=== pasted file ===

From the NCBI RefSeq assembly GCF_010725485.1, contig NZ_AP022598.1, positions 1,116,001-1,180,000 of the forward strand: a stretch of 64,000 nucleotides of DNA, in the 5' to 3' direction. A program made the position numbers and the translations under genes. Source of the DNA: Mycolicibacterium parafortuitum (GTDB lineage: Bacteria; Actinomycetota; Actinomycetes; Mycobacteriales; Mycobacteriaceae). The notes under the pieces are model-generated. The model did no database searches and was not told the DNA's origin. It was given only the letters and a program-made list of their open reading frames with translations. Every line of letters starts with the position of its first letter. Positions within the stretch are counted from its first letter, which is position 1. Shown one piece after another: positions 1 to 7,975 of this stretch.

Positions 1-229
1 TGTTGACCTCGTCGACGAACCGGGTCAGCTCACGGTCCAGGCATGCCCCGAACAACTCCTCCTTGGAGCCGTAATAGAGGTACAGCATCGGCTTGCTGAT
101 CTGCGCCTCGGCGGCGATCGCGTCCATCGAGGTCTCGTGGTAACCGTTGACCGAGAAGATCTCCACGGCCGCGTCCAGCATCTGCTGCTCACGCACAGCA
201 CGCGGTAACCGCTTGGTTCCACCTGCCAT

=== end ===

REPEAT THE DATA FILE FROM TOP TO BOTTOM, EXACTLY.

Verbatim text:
From the NCBI RefSeq assembly GCF_010725485.1, contig NZ_AP022598.1, positions 1,116,001-1,180,000 of the forward strand: a stretch of 64,000 nucleotides of DNA, in the 5' to 3' direction. A program made the position numbers and the translations under genes. Source of the DNA: Mycolicibacterium parafortuitum (GTDB lineage: Bacteria; Actinomycetota; Actinomycetes; Mycobacteriales; Mycobacteriaceae). The notes under the pieces are model-generated. The model did no database searches and was not told the DNA's origin. It was given only the letters and a program-made list of their open reading frames with translations. Every line of letters starts with the position of its first letter. Positions within the stretch are counted from its first letter, which is position 1. Shown one piece after another: positions 1 to 7,975 of this stretch.

Positions 1-229
1 TGTTGACCTCGTCGACGAACCGGGTCAGCTCACGGTCCAGGCATGCCCCGAACAACTCCTCCTTGGAGCCGTAATAGAGGTACAGCATCGGCTTGCTGAT
101 CTGCGCCTCGGCGGCGATCGCGTCCATCGAGGTCTCGTGGTAACCGTTGACCGAGAAGATCTCCACGGCCGCGTCCAGCATCTGCTGCTCACGCACAGCA
201 CGCGGTAACCGCTTGGTTCCACCTGCCAT